By Hana Skreta, Principal, Zurich
Historically food production has been extremely inefficient. Generating some 10% of global GDP but producing 25% of all greenhouse gases, occupying around half of all habitable land worldwide and using nearly three quarters of the fresh water available globally, according to the United Nations. These figures alone illustrate the need for the current global shift in thinking around food production and consumption. “Our agri-food system is the most inefficient system in global economy and therefore a source of significant external costs”, says Elad Ben-Am, who manages the “Food Revolution” fund at Switzerland-based Asset Manager Picard Angst.
Switzerland is not only one of the best and most innovative locations for biotechnology in Europe, but as the home of the world’s largest food company Nestlé, also a hub for agri-food related innovation. Furthermore, it is one of the highest-ranked countries in the world for their percentage of spend per capita on research and development, not only investing in Swiss based companies both at home and abroad but also in developing educational programmes to continue excelling in the sector. Local companies hold leading positions throughout many sectors and thus attract capital and researchers from all over the world to the country, serving to strengthen the trend.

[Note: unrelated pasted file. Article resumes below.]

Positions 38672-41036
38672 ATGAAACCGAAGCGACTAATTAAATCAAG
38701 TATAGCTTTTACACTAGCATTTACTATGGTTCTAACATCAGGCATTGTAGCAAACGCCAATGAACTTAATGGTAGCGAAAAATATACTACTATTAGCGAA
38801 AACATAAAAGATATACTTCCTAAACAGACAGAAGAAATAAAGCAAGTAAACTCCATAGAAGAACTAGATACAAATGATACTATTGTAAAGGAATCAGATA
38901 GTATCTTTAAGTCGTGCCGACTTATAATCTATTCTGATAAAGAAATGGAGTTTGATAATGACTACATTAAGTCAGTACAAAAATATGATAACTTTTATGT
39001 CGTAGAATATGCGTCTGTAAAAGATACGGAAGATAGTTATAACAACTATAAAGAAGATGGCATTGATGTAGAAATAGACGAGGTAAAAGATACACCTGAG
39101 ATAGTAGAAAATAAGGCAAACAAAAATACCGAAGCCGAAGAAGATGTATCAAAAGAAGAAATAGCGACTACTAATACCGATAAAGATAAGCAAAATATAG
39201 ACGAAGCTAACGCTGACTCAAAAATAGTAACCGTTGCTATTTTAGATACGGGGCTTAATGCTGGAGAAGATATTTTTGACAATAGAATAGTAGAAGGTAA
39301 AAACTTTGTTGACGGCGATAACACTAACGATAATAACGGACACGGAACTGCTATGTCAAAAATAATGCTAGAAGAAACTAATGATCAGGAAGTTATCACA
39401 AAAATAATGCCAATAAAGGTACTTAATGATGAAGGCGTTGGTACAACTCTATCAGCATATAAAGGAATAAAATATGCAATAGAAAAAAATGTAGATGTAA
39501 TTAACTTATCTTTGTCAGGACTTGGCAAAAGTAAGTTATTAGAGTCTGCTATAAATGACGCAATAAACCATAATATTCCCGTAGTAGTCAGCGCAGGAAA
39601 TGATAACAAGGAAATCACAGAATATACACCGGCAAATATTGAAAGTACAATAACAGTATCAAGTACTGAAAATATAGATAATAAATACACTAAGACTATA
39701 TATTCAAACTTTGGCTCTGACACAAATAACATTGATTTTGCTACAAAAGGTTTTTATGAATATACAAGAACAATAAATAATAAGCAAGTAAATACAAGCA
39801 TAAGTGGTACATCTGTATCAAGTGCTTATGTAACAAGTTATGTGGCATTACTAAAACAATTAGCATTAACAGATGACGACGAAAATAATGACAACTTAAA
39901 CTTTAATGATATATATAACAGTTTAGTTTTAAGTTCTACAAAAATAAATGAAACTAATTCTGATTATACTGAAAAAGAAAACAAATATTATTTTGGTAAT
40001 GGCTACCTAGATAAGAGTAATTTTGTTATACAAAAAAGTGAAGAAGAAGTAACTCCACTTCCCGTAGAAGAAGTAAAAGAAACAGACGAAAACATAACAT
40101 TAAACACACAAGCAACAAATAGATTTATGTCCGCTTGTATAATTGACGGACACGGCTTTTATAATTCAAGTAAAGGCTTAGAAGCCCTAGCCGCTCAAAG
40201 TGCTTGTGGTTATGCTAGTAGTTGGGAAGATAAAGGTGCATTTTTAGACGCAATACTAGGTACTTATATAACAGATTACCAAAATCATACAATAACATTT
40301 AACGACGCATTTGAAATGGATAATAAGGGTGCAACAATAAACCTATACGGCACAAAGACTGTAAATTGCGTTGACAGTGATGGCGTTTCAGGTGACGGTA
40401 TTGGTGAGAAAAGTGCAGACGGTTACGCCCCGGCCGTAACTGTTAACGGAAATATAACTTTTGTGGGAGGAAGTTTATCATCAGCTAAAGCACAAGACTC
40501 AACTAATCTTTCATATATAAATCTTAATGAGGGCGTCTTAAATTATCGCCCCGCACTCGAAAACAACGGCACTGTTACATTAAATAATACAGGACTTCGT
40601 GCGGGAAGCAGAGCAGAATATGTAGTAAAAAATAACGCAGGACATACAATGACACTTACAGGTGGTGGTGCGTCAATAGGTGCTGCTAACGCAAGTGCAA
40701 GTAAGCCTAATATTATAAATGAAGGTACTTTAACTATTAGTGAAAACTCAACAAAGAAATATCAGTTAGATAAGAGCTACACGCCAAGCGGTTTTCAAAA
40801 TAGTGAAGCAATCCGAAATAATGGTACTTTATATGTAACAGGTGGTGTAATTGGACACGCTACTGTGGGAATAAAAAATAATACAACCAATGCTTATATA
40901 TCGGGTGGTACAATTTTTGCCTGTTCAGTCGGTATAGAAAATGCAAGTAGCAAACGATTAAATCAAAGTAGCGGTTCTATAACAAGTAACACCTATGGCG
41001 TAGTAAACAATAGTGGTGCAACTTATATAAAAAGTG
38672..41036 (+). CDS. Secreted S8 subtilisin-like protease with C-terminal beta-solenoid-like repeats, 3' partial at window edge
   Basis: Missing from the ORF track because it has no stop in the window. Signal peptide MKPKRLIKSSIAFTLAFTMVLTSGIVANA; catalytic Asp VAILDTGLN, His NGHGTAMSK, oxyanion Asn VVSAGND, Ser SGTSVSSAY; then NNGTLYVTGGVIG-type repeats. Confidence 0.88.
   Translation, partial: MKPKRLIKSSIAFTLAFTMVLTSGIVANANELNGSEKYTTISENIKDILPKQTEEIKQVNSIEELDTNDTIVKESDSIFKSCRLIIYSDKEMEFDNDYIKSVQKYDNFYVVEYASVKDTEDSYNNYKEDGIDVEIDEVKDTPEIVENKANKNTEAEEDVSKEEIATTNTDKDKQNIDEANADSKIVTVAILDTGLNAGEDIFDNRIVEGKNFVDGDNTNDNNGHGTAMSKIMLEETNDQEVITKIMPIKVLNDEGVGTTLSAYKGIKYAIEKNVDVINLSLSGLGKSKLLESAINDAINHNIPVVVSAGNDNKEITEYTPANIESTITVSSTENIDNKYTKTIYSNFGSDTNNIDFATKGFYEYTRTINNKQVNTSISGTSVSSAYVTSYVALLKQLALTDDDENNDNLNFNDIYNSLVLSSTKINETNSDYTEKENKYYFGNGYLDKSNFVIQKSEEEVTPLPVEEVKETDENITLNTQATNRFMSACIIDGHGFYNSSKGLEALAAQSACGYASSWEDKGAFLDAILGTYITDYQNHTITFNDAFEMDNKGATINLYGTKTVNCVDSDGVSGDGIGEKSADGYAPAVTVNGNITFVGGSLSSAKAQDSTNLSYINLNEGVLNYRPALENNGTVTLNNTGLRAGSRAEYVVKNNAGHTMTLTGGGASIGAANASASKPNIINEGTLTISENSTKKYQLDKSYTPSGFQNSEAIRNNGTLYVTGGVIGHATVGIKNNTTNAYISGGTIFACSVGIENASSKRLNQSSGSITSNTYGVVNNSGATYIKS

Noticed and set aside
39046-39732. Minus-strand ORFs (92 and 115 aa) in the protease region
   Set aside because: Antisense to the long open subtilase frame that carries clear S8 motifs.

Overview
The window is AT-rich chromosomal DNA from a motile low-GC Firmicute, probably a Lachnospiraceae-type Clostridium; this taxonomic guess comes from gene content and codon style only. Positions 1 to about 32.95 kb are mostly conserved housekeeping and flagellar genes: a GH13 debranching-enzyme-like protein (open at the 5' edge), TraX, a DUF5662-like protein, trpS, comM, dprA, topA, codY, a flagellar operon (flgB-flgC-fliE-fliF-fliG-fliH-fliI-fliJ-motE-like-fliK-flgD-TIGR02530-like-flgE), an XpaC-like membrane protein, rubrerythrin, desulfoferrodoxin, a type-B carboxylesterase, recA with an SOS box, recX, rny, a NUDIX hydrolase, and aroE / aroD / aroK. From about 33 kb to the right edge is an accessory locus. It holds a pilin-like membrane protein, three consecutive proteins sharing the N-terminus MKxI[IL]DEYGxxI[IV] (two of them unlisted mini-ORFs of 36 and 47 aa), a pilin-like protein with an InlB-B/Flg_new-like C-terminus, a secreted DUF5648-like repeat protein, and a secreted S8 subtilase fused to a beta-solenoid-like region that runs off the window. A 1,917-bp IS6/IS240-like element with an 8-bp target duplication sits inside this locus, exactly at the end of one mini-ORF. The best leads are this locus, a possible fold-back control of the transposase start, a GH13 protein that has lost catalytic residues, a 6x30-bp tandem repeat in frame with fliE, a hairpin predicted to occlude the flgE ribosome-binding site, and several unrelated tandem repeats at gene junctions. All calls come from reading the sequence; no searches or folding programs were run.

Providing affordable food to a growing global population, while addressing the overuse of natural resources and food-related health issues at the same time, is a big challenge. Elad Ben-Am: “Tomorrow’s food system needs to serve different goals, some of which are conflicting goals. What they all have in common though, is the need for more efficient and sustainable food production and distribution. This can only be achieved through innovation.” There are a number of strands to current and future food and nutrition trends, where Switzerland is well-positioned to contribute to the ongoing shift towards a more efficient and sustainable agri-food system: Sustainable packaging, safe food with a focus on food hygiene, access to better diets to reduce health issues, alternative proteins as well as automation and agritech.
Switzerland offers a great framework for procuring capital for investment in the sector with the Swiss stock exchange being Europe’s leading exchange for life sciences companies, representing around 40% of the European life sciences market capitalisation across Europe’s major exchanges. With the presence of successful international chemical and pharmaceutical companies in the country as well as innovative firms from the medical technology, biotechnology, and nanotechnology sectors it is a positive environment for strategic partnerships, licensing, or patent sales. These partnerships are successful within the space particularly where larger companies are struggling to innovate quickly enough to manage consumer demand and smaller more nimble companies are able to step up and really add value to larger R&D projects within the industry.
As consumers develop a keener understanding of what they eat, how they are consuming the food and the impact of that consumption, suppliers must focus on leveraging tech and innovation to address those health and wellness needs. Developing alternative food solutions that look and taste good, that deliver on individual consumer health goals and also provide a sustainable manufacturing solution means we are in the process of a complete global rethink around food technology, and Switzerland is a leading contributor to that effort.